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    Coat of ArmsMedia Release
    Minister for Sustainability, Climate Change and Innovation
    The Honourable Andrew McNamara

    New Year Heralds Tougher Environmental Penalties

    Minister for Sustainability, Climate Change and Innovation
    The Honourable Andrew McNamara

    Monday, December 22, 2008

    New Year Heralds Tougher Environmental Penalties

    The Bligh government has ensured better standards for air quality and noise in a suite of new environmental laws that come into effect in Queensland on New Year’s Day.

    Sustainability Minister Andrew McNamara said that new Environmental Protection Policies (EPPs) are part of a package of new legislation including amendments to the Environmental Protection Act 1994 and a new Environmental Protection Regulation 2008.

    “The new EPPs are not designed to trigger a review of all industries’ environmental licences, but will focus on ensuring future industries and businesses meet good environmental standards,” Mr McNamara said.

    “The new EPPs will help guide government agencies, such as the EPA and local government, who have a role to play in considering acceptable air quality and noise standards in the surrounding area.

    “These policies will allow more effective management and ongoing protection of Queensland’s environment through standards that reflect contemporary community values and expectations.

    “The new air quality standards (Air EPP) will help manage air quality from the impacts of industry and reflect national standards to help ensure a healthy environment for Queenslanders.

    “New noise standards (Noise EPP) will help protect residential and other sensitive areas such as schools and hospitals from unreasonable interference from intrusive noise.”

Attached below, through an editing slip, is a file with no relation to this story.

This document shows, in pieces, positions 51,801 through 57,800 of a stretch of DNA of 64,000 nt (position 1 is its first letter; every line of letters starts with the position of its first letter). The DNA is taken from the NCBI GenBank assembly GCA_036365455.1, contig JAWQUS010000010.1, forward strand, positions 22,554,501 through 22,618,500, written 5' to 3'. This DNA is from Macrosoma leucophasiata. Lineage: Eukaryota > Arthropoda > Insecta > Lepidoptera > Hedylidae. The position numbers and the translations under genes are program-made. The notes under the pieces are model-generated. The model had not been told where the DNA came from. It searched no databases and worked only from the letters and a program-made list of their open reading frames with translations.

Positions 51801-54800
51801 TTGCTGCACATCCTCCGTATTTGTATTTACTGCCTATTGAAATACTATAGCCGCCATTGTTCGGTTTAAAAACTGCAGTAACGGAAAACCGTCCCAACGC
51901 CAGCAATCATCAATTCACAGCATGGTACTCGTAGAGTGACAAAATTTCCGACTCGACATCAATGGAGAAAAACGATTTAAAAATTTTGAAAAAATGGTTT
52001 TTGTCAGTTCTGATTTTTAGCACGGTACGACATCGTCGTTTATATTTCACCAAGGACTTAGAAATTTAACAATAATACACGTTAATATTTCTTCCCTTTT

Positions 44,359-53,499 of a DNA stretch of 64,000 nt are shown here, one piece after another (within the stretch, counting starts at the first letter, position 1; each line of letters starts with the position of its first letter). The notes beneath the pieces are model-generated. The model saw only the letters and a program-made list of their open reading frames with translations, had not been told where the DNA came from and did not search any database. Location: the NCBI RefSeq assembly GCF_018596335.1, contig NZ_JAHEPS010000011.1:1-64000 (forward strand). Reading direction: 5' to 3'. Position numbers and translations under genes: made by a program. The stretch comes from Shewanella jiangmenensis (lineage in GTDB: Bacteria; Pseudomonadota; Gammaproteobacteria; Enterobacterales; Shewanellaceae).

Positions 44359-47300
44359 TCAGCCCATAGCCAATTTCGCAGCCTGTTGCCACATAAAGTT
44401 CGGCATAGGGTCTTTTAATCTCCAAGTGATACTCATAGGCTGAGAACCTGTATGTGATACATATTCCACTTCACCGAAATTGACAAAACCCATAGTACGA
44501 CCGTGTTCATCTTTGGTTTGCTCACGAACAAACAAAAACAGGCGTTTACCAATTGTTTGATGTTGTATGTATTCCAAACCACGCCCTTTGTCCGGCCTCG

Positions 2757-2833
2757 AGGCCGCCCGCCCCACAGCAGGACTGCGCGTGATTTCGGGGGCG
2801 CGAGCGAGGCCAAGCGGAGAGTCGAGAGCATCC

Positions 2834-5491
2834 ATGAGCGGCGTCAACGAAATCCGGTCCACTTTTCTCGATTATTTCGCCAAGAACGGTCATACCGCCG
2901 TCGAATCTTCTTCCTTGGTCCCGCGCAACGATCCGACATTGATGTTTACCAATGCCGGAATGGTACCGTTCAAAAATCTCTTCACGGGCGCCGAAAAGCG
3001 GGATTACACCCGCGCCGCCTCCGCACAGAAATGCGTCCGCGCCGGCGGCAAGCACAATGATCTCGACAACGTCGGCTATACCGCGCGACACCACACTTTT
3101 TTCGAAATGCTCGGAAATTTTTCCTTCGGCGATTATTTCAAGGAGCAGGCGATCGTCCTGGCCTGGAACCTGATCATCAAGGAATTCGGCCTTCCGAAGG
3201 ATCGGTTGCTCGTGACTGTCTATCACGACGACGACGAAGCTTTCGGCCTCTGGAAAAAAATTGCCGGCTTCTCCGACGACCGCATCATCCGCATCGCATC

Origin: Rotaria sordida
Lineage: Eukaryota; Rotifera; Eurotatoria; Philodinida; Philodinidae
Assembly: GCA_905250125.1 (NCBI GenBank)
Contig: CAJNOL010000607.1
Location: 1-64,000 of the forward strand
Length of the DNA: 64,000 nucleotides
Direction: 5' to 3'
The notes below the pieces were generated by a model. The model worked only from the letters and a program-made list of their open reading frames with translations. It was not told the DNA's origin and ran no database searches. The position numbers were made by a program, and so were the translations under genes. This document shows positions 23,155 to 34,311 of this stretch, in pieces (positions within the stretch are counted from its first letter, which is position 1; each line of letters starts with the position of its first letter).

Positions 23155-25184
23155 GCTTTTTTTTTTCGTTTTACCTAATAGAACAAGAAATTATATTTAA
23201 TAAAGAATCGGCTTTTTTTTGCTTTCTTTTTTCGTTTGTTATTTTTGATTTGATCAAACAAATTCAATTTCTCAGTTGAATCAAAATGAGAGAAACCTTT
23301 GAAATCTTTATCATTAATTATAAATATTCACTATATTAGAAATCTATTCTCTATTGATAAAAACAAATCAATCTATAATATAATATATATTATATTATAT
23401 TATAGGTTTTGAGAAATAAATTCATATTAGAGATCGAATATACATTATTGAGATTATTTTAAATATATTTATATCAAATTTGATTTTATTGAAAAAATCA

Mr McNamara said that with increasing development and more people moving to Queensland, it is important that laws are in place to ensure that noise and air pollution from industry and businesses are well regulated.

    “Higher penalties for environmental nuisance will also take effect in Queensland when the Environmental Protection and Other Legislation Amendment Bill commences on January 1,” he said.

    “Examples of environmental nuisances are things like excessive noise and odours or minor water pollution.

    “The legislation will also allow local councils to have greater flexibility to meet their responsibilities in regulating environmental nuisance.”

    “On-the-spot fines for environmental nuisance offences will increase to $1000 for an individual and $2000 for a corporation, compared with previous penalties of $150 for environmental nuisance and between $300 and $600 for water pollution.

    “Polluters will now pay a harsher penalty for environmental vandalism.

    “If the matter goes to court, offenders can be fined up to $30,000 for individuals and $150,000 for corporations compared with $3,000 and $6,000 previously,” he said.

    From New Year’s Day local governments will deal with most complaints relating to either residential or commercial premises.

    “The Environmental Protection Agency will continue to be the watchdog where environmental nuisance is caused by an activity regulated by the EPA such as landfill, large industry or cattle feedlots.”

    Further information on the new policies is available by calling the Environmental Protection Agency on 1300 130 372.

    Media contact: Wendy Nye 3336 8004